Jet lag is a shape-shifting affliction that debilitates travelers of all ages. It is a familiar and unwelcome side effect of long-distance travel caused by a mismatch between a person’s normal daily rhythms and a new time zone. It is a temporary sleep problem that usually occurs across three or more time zones. This article will clarify what jet lag is and how we can conquer jet lag.

The Biological Mechanisms Underlying Jet Lag

woman lying on a bed

    We all know what jet lag is and that travelling is the cause, but what exactly happens to the body? The circadian rhythm – the body’s internal clock – regulates various bodily functions like the sleep-wake cycle, hormone production, and body temperatures. The body’s internal clock is synced to your original time zone and does not change like your mobile phone's time when you travel. The more time zones you cross, the worse jet lag affects a person. According to Dr Michael Sagner, a fellow of the Royal School of Medicine who works with patients who travel often, two major factors influence the internal clock: food intake and sunlight. The sun seems to be the most robust input in the circadian system, and exposure to morning light is the most important to start that rhythm. The normal eating and sleeping pattern is disrupted during travelling across time zones, and the circadian rhythms are suspended to conserve energy. Jet lag appears to worsen with age as the machinery of the circadian clock becomes less robust as we age. New research at MIT  also found that jet lag can also be worse when you travel east as the circadian clock will adjust to the destination time by one time per day for an eastward trip and 1.5 time zones per day for a westward trip – indicating that you will recover faster when traveling westward.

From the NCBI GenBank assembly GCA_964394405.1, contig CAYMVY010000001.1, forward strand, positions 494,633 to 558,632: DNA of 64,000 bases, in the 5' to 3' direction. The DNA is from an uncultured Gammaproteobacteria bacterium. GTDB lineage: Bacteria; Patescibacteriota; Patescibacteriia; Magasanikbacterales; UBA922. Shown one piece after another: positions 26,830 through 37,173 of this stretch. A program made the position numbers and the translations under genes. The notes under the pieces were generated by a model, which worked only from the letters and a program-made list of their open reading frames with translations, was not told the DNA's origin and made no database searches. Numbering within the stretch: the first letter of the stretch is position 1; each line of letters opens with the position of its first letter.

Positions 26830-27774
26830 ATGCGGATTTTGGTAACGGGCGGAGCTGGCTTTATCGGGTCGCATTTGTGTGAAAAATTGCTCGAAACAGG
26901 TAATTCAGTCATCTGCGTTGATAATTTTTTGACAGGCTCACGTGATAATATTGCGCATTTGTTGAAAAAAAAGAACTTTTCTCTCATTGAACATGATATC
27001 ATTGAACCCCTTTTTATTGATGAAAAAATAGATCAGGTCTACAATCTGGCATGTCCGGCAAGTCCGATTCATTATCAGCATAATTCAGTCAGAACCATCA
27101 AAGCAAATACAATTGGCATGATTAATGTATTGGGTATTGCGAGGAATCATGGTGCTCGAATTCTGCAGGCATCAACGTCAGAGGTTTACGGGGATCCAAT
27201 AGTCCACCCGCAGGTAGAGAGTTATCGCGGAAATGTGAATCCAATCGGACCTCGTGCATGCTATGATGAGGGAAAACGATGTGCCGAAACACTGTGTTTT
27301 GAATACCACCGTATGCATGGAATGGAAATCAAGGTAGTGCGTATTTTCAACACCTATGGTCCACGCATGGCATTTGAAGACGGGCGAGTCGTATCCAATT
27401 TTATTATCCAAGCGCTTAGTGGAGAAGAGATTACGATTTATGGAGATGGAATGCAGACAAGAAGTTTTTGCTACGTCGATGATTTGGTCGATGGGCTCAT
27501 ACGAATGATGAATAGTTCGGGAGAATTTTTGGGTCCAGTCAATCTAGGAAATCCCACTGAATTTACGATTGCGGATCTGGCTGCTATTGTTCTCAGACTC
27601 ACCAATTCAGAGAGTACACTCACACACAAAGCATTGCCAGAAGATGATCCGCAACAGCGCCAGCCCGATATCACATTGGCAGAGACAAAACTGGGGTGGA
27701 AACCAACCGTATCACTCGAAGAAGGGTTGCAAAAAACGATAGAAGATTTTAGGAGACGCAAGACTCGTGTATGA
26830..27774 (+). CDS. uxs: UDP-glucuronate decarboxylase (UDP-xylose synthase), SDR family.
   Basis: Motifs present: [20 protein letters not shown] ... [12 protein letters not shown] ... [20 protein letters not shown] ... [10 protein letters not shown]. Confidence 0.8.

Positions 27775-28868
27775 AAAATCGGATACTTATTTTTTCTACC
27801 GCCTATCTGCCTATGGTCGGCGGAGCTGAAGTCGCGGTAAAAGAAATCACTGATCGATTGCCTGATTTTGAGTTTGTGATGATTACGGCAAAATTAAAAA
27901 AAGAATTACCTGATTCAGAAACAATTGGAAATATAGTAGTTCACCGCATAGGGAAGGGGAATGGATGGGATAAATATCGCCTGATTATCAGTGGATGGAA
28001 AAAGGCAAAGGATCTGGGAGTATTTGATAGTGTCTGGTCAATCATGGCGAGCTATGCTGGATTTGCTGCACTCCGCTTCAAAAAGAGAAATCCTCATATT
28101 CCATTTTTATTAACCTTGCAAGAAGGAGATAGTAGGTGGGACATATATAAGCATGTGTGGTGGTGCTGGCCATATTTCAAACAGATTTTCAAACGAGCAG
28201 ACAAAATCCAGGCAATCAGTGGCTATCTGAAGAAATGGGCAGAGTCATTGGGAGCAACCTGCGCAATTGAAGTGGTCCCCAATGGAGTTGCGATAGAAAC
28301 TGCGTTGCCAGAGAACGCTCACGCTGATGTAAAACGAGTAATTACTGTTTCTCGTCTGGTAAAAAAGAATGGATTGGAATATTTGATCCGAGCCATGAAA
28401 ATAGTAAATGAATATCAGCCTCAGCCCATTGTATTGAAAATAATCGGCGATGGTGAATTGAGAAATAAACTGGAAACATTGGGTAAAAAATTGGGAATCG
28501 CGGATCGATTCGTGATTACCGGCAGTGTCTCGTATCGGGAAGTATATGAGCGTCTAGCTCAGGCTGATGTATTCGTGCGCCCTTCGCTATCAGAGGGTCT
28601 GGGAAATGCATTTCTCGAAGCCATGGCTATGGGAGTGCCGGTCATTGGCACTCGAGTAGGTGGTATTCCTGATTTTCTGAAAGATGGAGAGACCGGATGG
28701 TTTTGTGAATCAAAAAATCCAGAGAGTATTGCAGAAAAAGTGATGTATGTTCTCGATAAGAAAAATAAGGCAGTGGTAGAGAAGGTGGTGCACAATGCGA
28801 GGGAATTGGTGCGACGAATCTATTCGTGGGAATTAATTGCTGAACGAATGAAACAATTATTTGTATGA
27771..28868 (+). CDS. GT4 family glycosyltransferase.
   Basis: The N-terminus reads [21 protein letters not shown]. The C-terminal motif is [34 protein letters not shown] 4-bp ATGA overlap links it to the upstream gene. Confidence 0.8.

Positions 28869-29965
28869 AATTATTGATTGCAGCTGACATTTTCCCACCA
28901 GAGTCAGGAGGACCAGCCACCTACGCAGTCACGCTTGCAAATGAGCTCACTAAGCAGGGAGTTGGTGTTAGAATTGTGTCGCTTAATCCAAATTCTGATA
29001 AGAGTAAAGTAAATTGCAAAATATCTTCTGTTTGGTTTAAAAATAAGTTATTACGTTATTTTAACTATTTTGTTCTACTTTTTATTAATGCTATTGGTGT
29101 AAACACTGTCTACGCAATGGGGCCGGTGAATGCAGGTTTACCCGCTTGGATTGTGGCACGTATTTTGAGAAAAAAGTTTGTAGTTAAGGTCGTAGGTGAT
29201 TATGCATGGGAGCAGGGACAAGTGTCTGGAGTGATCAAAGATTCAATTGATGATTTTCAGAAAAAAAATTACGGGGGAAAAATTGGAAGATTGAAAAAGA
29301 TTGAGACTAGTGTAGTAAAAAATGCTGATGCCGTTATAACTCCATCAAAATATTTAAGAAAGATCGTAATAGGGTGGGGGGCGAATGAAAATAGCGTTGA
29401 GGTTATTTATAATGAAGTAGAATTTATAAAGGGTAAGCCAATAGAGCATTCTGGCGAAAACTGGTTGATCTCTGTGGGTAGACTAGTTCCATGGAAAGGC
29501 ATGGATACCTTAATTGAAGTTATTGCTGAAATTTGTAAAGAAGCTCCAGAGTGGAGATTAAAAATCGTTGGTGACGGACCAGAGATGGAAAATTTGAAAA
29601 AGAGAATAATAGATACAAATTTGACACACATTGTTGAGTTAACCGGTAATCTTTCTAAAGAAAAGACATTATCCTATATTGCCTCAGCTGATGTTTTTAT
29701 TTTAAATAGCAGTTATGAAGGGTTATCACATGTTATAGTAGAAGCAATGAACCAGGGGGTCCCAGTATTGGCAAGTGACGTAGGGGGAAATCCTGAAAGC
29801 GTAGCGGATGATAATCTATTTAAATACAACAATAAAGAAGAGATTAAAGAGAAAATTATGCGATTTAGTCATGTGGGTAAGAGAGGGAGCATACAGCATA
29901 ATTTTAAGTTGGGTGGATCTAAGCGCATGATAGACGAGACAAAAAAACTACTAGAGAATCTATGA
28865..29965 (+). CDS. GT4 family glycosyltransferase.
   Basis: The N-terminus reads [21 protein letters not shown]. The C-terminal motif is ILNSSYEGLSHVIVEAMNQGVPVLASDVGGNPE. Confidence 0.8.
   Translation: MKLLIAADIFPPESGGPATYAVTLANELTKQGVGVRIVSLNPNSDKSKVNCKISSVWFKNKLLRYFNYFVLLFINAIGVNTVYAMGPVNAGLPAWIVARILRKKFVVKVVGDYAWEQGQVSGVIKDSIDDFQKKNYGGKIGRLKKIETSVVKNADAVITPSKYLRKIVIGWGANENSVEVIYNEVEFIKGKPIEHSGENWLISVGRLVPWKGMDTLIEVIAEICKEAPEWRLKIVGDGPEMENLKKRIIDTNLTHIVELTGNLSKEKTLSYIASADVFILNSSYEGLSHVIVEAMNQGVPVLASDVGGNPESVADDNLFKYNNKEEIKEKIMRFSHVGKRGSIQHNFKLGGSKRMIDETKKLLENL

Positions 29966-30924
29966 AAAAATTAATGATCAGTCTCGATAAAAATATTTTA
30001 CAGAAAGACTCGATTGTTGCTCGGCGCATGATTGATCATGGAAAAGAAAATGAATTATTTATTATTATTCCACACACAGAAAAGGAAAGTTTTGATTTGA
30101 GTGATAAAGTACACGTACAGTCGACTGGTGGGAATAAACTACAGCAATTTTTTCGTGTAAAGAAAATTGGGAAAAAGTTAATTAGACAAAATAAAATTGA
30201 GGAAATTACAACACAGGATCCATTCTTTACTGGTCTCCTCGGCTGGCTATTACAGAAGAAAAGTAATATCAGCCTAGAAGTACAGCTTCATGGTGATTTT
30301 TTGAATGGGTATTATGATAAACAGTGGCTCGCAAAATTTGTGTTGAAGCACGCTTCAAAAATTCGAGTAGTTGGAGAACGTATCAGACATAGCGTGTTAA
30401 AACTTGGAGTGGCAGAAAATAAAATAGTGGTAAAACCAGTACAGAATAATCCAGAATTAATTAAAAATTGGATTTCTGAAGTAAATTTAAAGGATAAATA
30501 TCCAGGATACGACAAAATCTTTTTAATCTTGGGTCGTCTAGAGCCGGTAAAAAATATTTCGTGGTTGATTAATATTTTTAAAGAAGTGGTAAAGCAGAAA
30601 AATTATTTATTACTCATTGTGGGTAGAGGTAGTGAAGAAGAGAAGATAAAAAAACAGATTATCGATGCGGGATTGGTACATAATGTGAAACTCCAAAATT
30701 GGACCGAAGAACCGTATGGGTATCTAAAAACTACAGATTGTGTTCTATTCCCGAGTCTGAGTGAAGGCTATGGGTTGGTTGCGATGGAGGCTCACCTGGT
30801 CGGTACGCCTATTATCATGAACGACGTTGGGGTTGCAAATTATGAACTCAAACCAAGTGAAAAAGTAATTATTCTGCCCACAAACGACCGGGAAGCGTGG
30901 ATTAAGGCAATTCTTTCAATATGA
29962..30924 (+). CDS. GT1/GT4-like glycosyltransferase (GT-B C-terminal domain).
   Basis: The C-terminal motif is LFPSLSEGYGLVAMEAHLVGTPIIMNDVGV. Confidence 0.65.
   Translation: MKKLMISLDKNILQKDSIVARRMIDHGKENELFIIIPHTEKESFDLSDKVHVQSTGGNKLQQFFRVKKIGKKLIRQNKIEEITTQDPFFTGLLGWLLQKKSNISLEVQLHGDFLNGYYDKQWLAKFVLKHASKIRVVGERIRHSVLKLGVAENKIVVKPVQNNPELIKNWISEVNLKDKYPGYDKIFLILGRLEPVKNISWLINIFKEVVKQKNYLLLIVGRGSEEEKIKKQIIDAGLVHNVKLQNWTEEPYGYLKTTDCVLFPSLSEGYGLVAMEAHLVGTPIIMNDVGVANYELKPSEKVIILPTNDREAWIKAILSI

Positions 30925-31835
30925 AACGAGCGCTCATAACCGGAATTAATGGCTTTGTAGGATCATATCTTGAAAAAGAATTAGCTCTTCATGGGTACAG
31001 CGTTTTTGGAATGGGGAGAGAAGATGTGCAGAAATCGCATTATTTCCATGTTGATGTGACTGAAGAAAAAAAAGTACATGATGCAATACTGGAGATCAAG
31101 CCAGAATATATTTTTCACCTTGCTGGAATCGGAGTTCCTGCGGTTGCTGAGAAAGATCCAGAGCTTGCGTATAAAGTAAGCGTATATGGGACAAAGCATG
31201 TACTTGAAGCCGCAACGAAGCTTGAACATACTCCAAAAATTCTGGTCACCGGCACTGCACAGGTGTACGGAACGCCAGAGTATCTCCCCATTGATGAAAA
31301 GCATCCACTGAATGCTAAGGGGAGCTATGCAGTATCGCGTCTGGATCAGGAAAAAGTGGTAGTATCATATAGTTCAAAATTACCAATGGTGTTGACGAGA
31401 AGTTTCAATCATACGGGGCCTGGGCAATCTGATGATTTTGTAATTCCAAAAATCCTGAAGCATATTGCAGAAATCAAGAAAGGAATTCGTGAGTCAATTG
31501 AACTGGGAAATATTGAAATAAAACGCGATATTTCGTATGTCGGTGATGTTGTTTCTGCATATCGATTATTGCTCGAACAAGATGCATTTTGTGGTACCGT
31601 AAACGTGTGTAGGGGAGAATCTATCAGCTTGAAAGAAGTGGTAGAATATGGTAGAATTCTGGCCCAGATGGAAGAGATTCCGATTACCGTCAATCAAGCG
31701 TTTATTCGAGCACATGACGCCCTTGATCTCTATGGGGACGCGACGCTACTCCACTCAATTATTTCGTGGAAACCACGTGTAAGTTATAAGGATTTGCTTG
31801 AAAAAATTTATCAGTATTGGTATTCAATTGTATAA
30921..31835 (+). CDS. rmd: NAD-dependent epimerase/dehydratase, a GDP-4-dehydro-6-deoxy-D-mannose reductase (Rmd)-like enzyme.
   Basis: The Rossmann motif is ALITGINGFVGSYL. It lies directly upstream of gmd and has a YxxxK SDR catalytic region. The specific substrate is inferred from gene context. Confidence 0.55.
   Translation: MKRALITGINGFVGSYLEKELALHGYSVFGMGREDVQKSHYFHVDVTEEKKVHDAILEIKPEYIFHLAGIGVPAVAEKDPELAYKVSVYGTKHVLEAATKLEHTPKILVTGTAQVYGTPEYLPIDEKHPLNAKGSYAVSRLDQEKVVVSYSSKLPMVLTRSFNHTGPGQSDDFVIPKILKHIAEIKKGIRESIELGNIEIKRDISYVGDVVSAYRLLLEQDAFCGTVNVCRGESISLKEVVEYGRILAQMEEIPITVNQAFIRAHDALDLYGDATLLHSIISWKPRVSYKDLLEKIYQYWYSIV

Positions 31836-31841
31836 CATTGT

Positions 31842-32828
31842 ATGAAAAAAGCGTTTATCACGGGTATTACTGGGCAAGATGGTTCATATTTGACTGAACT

Symptoms of Jet Lag

      Most travelers have recorded similar symptoms after traveling across time zones. Temporary symptoms usually occur within a day or two after traveling across at least two time zones. It will be worse if you travel further, especially flying east.

      Common symptoms include:

      • Fatigue and feeling extremely tired.
      • Difficulty falling asleep.
      • Drowsiness during the day.
      • Lack of focus and concentration.
      • A general feeling of being "off".
      • Mood changes, such as irritability.
      • Upset stomach.

      Conquering Jet Lag

      man lying sideway on a bed

        Travelers can do a few things to lessen the effect of jet lag. People who travel often might be affected more, and it is recommended to see a doctor who can help with the general symptoms and adjustment of the circadian rhythm by prescribing the necessary medication and treatment. Some minor changes can assist before and after traveling, easing the transition to daily life.

        • Adjust light exposure before your trip.
          Manipulate your body clock and ease into the new time zone as quickly as possible by controlling your exposure to light and darkness before travel. You can calculate the schedule adjustment that will work best for your trip. An app is also available on your smartphone to make your scheduled adjustment easy to follow.

        • Consider taking melatonin.The hormone melatonin produced in the brain is released only in darkness and signals nighttime behavior – including sleep. Melatonin works better in low doses, so a dose of 0.5 mg of melatonin 13 hours before the time you want to wake up. Higher doses will not help with falling asleep and may cause other problems. According to the abovementioned calculation, it should be taken at the same time before the trip while you are adjusting to exposure to light and darkness. Stop using melatonin the day your flight leaves.